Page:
Review: Resident Evil 3 Is a Slick Hell Ride that Doesn’t Stick in the Mind

The element of fear that Resident Evil is known for isn’t as fully baked into the mechanics of this remake as it could have.

Resident Evil 3
Photo: Capcom

After two games in the Resident Evil series that do revolutionary work in bringing the horror back to survival horror, it’s a little disappointing to encounter a title in the series that feels so safe and expected. Nonetheless, it’s a disappointment that many would still kill for, as Resident Evil 3, then and now, doesn’t lack for spectacular frights.

Set a few days before the events of Resident Evil 2, the game follows original Resident Evil protagonist Jill Valentine—now bearing an odd, uncanny resemblance to Natalie Portman in Annihilation—on the night the T-virus outbreak kicks into high gear. Raccoon City’s fires are still burning and survivors are still running for cover. Jill is holed up in her apartment when she’s brutally confronted by Nemesis, a massive abomination of calcified flesh and teeth that’s deliberately hunting the surviving members of her squad. She goes on the offensive after she joins up with a squad of Umbrella mercenaries trying to find a way out of the city.

This new but not so improved Resident Evil 3 feels closer to an extended DLC package for Resident Evil 2 than a major advancement of its ideas. Graphically and mechanically, not much has changed between the two except the characters involved, as this remake also uses a third-person, over-the-shoulder camera, features stronger-than-usual undead ghoulies, and places in your hands weapons that, while they hit hard, necessitate ammo that’s hard to come by. And it all leads to an eventual showdown with the hulking monstrosity who’s hunting you down.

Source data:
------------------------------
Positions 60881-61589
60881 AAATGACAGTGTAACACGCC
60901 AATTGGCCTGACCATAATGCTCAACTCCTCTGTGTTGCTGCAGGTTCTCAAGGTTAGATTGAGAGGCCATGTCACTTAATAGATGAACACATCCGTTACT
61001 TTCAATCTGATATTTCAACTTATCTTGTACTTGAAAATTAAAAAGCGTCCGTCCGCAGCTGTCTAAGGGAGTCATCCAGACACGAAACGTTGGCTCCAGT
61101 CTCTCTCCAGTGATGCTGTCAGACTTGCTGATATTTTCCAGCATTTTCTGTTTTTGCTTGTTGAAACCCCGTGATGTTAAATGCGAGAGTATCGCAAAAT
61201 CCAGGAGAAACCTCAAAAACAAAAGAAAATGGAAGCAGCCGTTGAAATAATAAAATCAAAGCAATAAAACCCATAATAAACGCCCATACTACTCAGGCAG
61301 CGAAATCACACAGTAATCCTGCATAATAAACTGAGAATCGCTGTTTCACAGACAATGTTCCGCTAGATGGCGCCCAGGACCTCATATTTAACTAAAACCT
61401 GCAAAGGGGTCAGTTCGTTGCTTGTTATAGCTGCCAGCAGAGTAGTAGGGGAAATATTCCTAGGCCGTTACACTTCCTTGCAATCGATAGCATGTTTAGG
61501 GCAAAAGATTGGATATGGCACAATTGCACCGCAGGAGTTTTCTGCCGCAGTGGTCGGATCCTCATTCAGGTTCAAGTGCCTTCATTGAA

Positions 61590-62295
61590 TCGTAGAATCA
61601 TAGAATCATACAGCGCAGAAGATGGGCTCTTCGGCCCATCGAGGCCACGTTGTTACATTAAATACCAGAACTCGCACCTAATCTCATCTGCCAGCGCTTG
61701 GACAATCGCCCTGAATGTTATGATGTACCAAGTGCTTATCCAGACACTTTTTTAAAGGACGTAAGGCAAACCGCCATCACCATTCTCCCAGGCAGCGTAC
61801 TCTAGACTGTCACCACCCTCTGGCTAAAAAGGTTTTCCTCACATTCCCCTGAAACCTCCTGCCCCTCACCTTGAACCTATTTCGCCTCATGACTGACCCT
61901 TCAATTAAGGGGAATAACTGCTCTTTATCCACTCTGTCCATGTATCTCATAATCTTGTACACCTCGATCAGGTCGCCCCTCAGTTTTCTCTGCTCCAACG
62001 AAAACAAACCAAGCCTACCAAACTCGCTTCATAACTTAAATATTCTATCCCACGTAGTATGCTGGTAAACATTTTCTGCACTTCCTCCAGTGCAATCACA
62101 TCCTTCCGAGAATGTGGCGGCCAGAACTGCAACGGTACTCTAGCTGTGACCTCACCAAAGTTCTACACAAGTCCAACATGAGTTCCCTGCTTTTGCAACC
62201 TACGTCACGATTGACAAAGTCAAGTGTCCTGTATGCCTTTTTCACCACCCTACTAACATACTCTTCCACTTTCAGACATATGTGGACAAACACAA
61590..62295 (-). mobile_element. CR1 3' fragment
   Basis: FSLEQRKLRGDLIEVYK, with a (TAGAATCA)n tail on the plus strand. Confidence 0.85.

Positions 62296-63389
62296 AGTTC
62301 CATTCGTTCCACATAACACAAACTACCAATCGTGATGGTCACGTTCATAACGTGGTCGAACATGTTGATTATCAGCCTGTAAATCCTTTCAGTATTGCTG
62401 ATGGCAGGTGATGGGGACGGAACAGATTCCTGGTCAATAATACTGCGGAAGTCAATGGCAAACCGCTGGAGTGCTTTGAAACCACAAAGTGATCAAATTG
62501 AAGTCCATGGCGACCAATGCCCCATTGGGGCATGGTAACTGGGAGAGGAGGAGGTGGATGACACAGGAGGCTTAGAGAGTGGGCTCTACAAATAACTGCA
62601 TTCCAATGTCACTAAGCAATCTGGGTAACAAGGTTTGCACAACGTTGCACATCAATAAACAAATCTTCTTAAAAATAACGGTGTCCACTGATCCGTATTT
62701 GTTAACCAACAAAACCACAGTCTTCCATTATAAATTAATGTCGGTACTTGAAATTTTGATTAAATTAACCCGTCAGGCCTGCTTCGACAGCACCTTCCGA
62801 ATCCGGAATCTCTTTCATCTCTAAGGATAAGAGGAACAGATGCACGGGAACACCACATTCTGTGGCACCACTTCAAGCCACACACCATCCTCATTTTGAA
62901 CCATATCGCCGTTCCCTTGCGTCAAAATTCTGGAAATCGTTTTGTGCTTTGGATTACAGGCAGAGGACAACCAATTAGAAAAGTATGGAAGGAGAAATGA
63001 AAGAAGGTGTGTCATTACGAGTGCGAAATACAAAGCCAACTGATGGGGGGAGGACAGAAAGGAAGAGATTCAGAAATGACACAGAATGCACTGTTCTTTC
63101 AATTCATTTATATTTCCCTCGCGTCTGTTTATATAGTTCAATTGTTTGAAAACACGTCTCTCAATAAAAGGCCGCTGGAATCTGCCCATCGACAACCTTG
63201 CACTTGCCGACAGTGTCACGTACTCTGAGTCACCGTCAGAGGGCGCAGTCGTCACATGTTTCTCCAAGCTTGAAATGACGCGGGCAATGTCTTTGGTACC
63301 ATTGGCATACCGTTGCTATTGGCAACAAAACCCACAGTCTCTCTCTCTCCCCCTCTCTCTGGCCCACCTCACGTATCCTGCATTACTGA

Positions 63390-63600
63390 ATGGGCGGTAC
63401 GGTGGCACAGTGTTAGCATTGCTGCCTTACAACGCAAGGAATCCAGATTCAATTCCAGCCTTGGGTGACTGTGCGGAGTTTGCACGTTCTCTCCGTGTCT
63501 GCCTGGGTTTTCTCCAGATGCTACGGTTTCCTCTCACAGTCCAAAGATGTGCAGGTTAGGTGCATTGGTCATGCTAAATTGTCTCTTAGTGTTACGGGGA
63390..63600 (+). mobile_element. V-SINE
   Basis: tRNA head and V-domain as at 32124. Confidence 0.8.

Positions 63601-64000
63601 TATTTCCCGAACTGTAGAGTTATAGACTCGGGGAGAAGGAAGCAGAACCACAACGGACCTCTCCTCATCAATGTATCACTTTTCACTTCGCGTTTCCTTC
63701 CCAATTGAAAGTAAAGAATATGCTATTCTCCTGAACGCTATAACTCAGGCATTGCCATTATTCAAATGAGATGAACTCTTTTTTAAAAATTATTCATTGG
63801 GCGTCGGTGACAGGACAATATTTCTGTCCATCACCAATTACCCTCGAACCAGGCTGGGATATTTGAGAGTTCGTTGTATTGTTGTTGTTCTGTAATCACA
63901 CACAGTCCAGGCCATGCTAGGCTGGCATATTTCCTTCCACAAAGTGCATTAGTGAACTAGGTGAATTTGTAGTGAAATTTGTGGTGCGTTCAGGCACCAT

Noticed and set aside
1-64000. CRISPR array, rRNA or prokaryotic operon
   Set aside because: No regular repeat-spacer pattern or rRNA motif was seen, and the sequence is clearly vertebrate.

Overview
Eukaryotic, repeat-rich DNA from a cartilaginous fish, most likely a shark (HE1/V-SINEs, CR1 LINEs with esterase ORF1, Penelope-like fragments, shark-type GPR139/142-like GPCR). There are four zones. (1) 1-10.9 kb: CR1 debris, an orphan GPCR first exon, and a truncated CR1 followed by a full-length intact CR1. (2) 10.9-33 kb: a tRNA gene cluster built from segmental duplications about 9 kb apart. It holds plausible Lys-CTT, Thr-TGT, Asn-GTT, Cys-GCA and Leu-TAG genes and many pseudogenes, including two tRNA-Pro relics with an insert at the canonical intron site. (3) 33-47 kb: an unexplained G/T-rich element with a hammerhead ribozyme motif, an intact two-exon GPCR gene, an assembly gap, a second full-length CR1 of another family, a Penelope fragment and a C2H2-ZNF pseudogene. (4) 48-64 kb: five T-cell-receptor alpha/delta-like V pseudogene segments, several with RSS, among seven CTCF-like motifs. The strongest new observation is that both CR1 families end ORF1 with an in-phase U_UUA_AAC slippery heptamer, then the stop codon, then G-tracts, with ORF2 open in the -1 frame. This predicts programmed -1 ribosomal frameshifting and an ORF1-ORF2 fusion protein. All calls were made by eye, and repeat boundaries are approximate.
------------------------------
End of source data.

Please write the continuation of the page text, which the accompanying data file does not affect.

This does mean that Resident Evil 3 shares its predecessors strengths: The game is phenomenal at making not just gore, but tried-and-true jump scares, deeply effective and unnerving, while also showing off some truly inspired and terrifying creature designs in the process, especially when the more mutated behemoths start showing up. Of particular highlight here are the Gamma Hunters wandering Raccoon City’s sewers, whose gaping maws can gruesomely swallow characters whole if they get close enough to them.

But the fear that this game instills in the player isn’t all-encompassing, and that’s in spite of the hard-hitting action set pieces involving Nemesis. They’re well-executed, for placing the giant brute where he can best send an impromptu, panic-stricken bolt up the player’s spine, but he’s not utilized nearly as well as the all-seeing, all-knowing, all-hearing Mr. X was in Resident Evil 2. This Resident Evil 3 can be hair-raising, but there’s a sense of predictability that keeps you from being truly unmoored and paranoid throughout the campaign. There are a few moments of abstract terror—the most intriguing of which is a particular sequence early on where Jill must navigate a power grid maze while being pursued by spiders that infect her with hallucinatory parasites—but these moments are brief and rather self-contained.


In the end, the element of fear that Resident Evil is known for isn’t as fully baked into the mechanics of this remake as it is in prior entries in the series, and it’s up to the rest of the game to pick up the slack. This is, yes, a Resident Evil with a flimsier storyline than most, and the developers at Capcom at least knew that leaning harder into the action side of being a horror-action title was an admirable direction to go in. Indeed, the action here is consistently frenetic and bloody, and there’s still a gruesome, wet streak to the design of this urban-apocalyptic hell ride. It’s just that, overall, this new Resident Evil 3 offers a more fleeting experience than Resident Evil 2, out to electrify in the moment than truly stick in the mind.

The game was reviewed using a code provided by fortyseven communications.

 Developer: Capcom  Publisher: Capcom  Platform: PlayStation 4  Release Date: April 3, 2020  ESRB: M  ESRB Descriptions: Blood and Gore, Intense Violence, Strong Language  Buy: Game

Justin Clark

Justin Clark is a gaming critic based out of Massachusetts. His writing has also appeared in Gamespot.

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